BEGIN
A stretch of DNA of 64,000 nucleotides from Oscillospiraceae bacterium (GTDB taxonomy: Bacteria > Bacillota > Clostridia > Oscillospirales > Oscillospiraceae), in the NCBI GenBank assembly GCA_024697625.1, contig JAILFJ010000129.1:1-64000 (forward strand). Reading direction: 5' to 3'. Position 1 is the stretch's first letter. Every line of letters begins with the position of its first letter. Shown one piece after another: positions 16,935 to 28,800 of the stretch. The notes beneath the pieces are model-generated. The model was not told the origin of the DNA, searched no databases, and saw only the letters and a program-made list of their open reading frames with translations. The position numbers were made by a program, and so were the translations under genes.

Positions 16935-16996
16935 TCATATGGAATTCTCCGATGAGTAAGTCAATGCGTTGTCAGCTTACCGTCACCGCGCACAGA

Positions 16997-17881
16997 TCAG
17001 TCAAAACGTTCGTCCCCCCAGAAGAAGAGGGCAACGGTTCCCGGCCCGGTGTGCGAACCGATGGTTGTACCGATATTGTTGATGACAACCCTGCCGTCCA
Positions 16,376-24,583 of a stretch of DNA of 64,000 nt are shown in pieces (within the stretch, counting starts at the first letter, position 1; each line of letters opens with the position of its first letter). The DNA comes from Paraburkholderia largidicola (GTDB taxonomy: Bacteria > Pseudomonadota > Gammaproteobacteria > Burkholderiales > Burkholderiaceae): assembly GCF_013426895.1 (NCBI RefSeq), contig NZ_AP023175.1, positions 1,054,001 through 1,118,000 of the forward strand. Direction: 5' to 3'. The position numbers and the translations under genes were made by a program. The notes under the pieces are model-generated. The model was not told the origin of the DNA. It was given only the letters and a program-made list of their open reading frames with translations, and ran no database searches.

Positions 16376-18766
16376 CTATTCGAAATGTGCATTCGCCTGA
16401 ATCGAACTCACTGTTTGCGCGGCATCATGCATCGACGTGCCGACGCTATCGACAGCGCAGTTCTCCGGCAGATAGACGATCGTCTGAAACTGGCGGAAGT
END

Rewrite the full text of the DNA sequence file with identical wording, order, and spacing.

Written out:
A stretch of DNA of 64,000 nucleotides from Oscillospiraceae bacterium (GTDB taxonomy: Bacteria > Bacillota > Clostridia > Oscillospirales > Oscillospiraceae), in the NCBI GenBank assembly GCA_024697625.1, contig JAILFJ010000129.1:1-64000 (forward strand). Reading direction: 5' to 3'. Position 1 is the stretch's first letter. Every line of letters begins with the position of its first letter. Shown one piece after another: positions 16,935 to 28,800 of the stretch. The notes beneath the pieces are model-generated. The model was not told the origin of the DNA, searched no databases, and saw only the letters and a program-made list of their open reading frames with translations. The position numbers were made by a program, and so were the translations under genes.

Positions 16935-16996
16935 TCATATGGAATTCTCCGATGAGTAAGTCAATGCGTTGTCAGCTTACCGTCACCGCGCACAGA

Positions 16997-17881
16997 TCAG
17001 TCAAAACGTTCGTCCCCCCAGAAGAAGAGGGCAACGGTTCCCGGCCCGGTGTGCGAACCGATGGTTGTACCGATATTGTTGATGACAACCCTGCCGTCCA
Positions 16,376-24,583 of a stretch of DNA of 64,000 nt are shown in pieces (within the stretch, counting starts at the first letter, position 1; each line of letters opens with the position of its first letter). The DNA comes from Paraburkholderia largidicola (GTDB taxonomy: Bacteria > Pseudomonadota > Gammaproteobacteria > Burkholderiales > Burkholderiaceae): assembly GCF_013426895.1 (NCBI RefSeq), contig NZ_AP023175.1, positions 1,054,001 through 1,118,000 of the forward strand. Direction: 5' to 3'. The position numbers and the translations under genes were made by a program. The notes under the pieces are model-generated. The model was not told the origin of the DNA. It was given only the letters and a program-made list of their open reading frames with translations, and ran no database searches.

Positions 16376-18766
16376 CTATTCGAAATGTGCATTCGCCTGA
16401 ATCGAACTCACTGTTTGCGCGGCATCATGCATCGACGTGCCGACGCTATCGACAGCGCAGTTCTCCGGCAGATAGACGATCGTCTGAAACTGGCGGAAGT